If they are overweight and have a skin condition, it’s worth talking to your vet about Hypothyroidism, which could be causing both to occur.
As stated, hypothyroidism could be causing your puppy to have a skin condition, however this condition is more likely in older dogs, usually after the age of 5, so it will be unlikely.
Humidity and Temperature
If you live in a dry, low humidity environment, or keep your house warm year-round, consider washing your puppy less regularly. Their skin requires a certain level of oils to remain healthy and this will be harder to maintain if you wash them too often in this climate.
If you live in a high humidity environment, however, washing your puppy more regularly to ensure their skin isn’t too oily is a good idea.
Always give your puppy a quality supply of water, one that’s free of pollutants. A good spring or filtered water is better than tap water.
Different chemicals that are found in household cleaners can also contribute to allergies in your puppy. Take care in choosing mild cleaning chemicals in your laundry detergents, softeners, carpet cleaners, bathroom cleaners, kitchen cleaners, and other such products.
Other Possible Causes of Puppy Dandruff and Dermatitis
Primary Seborrheic Dermatitis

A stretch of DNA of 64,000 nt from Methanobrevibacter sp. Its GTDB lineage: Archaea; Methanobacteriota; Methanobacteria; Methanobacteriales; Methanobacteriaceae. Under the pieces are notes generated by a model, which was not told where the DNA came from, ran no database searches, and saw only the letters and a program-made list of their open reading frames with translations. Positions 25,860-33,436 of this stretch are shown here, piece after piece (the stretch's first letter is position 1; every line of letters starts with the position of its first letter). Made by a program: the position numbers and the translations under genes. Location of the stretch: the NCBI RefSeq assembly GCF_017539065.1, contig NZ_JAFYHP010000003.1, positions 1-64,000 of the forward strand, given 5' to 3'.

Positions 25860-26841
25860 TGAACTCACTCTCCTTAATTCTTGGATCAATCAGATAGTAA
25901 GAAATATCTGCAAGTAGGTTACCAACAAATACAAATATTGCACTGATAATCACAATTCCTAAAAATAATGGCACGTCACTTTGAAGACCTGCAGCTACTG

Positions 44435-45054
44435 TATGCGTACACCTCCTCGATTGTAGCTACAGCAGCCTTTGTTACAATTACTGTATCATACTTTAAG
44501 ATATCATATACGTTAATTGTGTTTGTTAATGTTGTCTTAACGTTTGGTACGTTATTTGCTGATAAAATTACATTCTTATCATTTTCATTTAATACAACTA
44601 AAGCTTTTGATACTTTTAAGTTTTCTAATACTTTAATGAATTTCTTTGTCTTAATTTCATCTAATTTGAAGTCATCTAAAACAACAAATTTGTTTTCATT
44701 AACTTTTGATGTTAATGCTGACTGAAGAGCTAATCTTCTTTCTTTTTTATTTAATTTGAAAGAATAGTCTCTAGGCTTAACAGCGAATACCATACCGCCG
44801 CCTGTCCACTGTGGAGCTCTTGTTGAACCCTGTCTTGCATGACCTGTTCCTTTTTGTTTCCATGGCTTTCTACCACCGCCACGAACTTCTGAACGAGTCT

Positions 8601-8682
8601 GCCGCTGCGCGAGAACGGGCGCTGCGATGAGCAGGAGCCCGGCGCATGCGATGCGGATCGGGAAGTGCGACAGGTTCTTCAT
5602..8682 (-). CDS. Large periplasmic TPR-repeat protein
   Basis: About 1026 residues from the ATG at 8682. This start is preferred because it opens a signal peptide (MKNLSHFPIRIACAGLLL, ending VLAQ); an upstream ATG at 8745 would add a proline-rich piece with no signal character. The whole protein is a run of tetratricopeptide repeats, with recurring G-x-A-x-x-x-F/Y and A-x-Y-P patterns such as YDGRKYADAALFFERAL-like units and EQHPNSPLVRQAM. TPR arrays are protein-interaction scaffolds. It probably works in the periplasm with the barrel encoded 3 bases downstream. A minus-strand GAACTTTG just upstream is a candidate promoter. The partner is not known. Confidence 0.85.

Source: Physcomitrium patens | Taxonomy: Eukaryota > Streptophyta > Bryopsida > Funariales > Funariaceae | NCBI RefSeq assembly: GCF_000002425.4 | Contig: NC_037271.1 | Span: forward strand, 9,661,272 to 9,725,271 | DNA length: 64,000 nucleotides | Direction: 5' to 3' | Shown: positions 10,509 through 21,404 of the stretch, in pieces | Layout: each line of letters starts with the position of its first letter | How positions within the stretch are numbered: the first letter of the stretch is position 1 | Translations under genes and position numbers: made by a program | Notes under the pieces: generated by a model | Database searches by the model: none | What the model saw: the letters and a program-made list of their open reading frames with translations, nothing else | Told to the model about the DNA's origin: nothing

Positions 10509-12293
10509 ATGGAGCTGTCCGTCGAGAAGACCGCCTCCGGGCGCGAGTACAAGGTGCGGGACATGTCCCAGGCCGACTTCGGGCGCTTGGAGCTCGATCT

Primary Seborrheic is a dog skin disorder that is most likely genetic. It presents itself with dryness, oiliness, flaky, scaly, itchy, or red skin and can cause hair loss if left untreated.
If you have access to your breeder, ask them if your pup’s parents have skin conditions with a bad smell.
There are two kinds of this ailment, one being dry skin and the other being oily, though they aren’t mutually exclusive, and your puppy could and most likely would have a combination of both.
Seborrhea is usually more prominent along the back and in folds of the skin, where there are more sebaceous glands present.
The condition causes these glands to create an imbalance of sebum (a greasy lubrication substance).
One way to tell if your puppy has Seborrhea is to smell their skin. The oily substance of the sebum has a distinctive unpleasant smell.
Unfortunately, if your puppy does have Primary Seborrhea, then it will be an ongoing issue that you will need to work through with your Veterinarian.
However, many of the treatments for puppy related dandruff below can help you in this.
The best way to know if your puppy has Seborrhea is to have some tests done by your Vet.
They will likely take a skin biopsy, hair samples, undertake a skin culture, and hormone tests.
Secondary Seborrheic Dermatitis
Seborrhea can also be a symptom of another underlying issue, rather than being the issue itself.
Your puppy could have an imbalance coming from their sebaceous glands due to a number of reasons, all of which are included in the headings making up the rest of this list.